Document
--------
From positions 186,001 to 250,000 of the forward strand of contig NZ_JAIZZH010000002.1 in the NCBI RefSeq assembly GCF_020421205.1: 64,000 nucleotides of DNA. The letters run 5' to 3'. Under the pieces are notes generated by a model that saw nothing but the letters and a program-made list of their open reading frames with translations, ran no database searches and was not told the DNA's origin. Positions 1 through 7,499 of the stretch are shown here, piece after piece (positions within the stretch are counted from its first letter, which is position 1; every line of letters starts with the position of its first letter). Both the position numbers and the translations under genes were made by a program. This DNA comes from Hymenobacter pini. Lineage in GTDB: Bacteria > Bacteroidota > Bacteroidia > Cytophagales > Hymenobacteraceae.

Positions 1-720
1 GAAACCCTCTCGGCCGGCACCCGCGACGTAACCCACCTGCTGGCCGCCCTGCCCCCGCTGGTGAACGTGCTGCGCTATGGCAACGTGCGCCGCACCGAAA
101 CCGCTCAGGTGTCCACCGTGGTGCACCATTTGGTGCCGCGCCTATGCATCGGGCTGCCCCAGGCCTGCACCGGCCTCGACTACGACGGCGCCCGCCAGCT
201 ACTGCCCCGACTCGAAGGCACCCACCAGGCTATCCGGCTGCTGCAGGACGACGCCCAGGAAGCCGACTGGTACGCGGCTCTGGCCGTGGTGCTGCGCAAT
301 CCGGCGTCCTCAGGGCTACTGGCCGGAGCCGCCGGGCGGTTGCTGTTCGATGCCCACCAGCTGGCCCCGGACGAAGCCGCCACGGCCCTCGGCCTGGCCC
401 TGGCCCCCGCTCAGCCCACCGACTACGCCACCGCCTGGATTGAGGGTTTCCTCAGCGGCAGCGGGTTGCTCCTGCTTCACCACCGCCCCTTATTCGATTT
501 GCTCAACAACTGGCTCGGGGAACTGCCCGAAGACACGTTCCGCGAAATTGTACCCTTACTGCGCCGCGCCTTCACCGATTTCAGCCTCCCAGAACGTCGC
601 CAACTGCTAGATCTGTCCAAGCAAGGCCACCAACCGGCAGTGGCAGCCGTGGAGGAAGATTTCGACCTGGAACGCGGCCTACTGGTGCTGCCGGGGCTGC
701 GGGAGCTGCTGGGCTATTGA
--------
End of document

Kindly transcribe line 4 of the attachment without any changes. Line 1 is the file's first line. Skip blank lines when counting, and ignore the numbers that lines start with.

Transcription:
101 CCGCTCAGGTGTCCACCGTGGTGCACCATTTGGTGCCGCGCCTATGCATCGGGCTGCCCCAGGCCTGCACCGGCCTCGACTACGACGGCGCCCGCCAGCT